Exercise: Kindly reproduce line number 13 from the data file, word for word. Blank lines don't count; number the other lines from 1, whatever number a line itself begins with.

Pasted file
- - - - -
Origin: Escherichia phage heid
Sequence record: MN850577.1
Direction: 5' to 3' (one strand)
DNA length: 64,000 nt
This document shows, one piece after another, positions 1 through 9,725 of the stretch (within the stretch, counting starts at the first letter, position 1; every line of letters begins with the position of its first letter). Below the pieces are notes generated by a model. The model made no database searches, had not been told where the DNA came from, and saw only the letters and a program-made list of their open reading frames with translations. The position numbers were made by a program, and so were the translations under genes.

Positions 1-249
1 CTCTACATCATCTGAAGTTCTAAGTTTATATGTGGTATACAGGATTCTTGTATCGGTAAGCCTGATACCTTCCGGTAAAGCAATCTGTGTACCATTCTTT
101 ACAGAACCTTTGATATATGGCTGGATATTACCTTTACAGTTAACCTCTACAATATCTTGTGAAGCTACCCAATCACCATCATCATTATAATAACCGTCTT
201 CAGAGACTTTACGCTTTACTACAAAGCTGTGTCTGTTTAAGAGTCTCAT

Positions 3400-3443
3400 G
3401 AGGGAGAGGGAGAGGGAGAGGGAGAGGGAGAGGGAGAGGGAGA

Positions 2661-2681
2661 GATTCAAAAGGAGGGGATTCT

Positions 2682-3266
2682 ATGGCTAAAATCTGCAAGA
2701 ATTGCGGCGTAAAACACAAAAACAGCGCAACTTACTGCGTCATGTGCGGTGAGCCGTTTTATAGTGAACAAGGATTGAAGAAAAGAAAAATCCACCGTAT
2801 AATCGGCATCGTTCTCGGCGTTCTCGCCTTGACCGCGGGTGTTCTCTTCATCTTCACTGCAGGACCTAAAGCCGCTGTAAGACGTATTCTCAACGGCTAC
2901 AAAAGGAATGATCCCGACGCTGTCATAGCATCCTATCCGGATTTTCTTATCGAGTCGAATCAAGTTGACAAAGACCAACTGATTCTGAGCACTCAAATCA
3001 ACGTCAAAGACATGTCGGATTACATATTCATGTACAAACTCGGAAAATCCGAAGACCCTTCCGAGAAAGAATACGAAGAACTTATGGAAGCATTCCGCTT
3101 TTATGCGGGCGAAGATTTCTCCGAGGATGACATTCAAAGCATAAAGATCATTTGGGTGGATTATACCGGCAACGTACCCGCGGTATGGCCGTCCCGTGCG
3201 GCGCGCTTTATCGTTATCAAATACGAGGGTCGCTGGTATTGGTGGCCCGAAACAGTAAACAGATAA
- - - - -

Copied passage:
Positions 2661-2681